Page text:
They dug deep into the legal battles, suggesting that the reason Gore didn't seek a recount in all of Florida's counties was because each county had to be asked; it couldn't be done on a statewide basis. Given time constraints, and Warren Christopher's desire to avoid a messy legal battle, the Gore team finally agreed to recount only four counties. But, Warren, democracy is messy.
During the US Supreme Court challenge, someone discovered that in Texas, George Bush signed a law requiring that dimpled chads be counted. That position was unsuccessfully used against the Bush team in court, but speaks volumes to regular Americans watching the film: the rules of voter intent apply only when the powerful want them to apply.
Today, we all know about dimpled, pregnant and hanging chads. In 2000, we all learned about them at the same time, and the film captured this, connecting ordinary Americans with party elites.
That every vote be counted – as a matter of constitutional right – seemed lost on everyone but Ron Klain. The reality that political operatives will do whatever it takes to win, came thru repeatedly. The film showed how Dems didn't want Jessie Jackson or the grassroots involved, but I can't think of a bigger call to action: if Americans want their votes honestly counted, they must oversee the process.
Alas, it failed to inform the public that when all the votes were finally counted, by the University of Chicago, Gore handily won Florida. 1
But the main point being made is a reality I discovered in my investigations: elections are decided by administrative rules and legal proceedings that have little to do with the will of the people.
Given that the film is about how we voters lost to the will of the powerful, it's almost shocking to realize I walked away feeling good and energized, and ready to fight another battle. Best of all, I finally laughed, and laughed hard, about a subject that has reduced me to tears in the past four years.
Maybe that was the real point – the subliminal message is don't give up – keep up the fight. Democracy is something you do, and right now, election integrity is where the battle is being waged.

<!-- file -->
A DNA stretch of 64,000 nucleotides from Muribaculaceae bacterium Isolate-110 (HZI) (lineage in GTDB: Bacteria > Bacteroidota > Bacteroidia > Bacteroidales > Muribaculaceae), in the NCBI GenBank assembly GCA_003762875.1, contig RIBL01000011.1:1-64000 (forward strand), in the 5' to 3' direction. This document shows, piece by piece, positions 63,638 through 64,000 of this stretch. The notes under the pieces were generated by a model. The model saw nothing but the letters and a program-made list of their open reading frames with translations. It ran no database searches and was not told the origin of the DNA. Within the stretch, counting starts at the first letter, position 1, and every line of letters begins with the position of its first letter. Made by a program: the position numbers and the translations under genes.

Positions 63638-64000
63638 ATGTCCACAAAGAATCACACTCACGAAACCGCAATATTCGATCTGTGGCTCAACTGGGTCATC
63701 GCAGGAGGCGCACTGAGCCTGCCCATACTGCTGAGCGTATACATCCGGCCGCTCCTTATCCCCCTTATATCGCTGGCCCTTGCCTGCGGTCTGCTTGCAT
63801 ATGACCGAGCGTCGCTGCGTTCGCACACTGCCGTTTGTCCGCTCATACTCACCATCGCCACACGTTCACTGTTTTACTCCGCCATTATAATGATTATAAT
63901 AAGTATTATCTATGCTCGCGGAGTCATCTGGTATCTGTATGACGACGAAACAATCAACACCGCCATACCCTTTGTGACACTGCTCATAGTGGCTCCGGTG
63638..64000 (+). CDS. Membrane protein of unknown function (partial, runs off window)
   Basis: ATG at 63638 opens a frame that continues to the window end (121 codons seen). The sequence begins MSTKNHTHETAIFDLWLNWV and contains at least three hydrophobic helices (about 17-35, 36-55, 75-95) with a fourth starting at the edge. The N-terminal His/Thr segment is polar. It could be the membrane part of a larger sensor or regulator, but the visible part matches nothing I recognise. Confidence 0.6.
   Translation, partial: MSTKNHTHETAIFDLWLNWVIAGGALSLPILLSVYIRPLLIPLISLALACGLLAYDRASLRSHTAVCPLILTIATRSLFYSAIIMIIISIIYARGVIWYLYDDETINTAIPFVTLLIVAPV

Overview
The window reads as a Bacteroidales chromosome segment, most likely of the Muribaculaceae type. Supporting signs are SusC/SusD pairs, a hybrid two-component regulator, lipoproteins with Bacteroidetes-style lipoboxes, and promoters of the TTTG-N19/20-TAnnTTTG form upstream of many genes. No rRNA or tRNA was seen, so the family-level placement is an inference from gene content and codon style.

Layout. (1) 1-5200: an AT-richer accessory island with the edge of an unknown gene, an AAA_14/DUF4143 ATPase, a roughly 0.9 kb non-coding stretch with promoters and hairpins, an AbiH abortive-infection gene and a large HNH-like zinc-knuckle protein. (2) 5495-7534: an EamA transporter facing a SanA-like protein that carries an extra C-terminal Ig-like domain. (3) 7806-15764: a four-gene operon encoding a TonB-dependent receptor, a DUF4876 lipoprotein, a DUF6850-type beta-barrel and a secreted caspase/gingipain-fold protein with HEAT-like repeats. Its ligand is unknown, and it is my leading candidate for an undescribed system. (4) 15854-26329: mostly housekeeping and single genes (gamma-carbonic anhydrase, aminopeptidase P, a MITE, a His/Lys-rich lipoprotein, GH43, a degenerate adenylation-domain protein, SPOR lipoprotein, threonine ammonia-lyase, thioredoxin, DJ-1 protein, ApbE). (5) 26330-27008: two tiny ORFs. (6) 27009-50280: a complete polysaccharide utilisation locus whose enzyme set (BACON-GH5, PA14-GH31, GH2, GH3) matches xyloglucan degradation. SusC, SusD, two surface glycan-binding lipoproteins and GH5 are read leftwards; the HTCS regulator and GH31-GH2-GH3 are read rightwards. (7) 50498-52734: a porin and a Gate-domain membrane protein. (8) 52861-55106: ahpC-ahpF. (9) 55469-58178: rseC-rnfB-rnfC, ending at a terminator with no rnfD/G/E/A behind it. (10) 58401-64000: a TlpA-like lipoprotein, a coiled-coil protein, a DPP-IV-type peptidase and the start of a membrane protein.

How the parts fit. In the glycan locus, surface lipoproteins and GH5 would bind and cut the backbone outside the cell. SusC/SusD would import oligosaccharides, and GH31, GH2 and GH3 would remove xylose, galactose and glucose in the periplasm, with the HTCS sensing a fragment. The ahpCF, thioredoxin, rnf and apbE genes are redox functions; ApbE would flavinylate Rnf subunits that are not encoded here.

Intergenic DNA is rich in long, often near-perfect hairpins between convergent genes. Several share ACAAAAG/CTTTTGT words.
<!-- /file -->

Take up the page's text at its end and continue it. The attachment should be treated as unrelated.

Meanwhile, catch Recount; it's worth the view on many levels, even if it didn't mention the scientific recount which proved that the people of Florida did not elect Bush in 2000.
p. 51 "However, in 2001, every uncounted ballot was carefully examined in a scientific study by the University of Chicago, which found that when all the votes were counted, more votes had been cast for Gore than for Bush. The source of Gore's winning margin resided in an unexpected place." (7)
p. 52 "Ironically, we now know that the outcome of the 2000 presidential election did not hinge on hanging chads. (undervotes) Gore's winning margin was in an entirely different set of machine-rejected ballots---in what are now called "write-in overvotes." These were ballots on which a selection had been made from the list of candidates and then a name had also been printed in the space for write-ins. Although write-in overvotes were automatically excluded by tabulating machines, they contained unambiguous and legally valid votes whenever the write-in candidate matched the candidate chosen form the list preceding it. In its comprehensive study of all the uncounted ballots, the University of Chicago found that write-in overvotes heavily favored Gore. Thus, a full recount would have determined unambiguously that Gore had won." (8)
(7) For a detailed review and analysis of the study's data see Lance deHaven-Smith, "The Battle for Florida: An Annotated Compendium of Materials from the 2000 Presidential Election (Gainesville: the University Press of Florida, 2005).
(8) deHave-Smith, pp. 38-42. See also, Steven F. Freeman and Joel Bleifuss, "Was the 2004 Presidential election Stolen? Exit Polls, election Fraud, and the Official Count, pp. 33-54.
Endnote research provided by Judy Conoyer of Missouri's Show Me the Vote.
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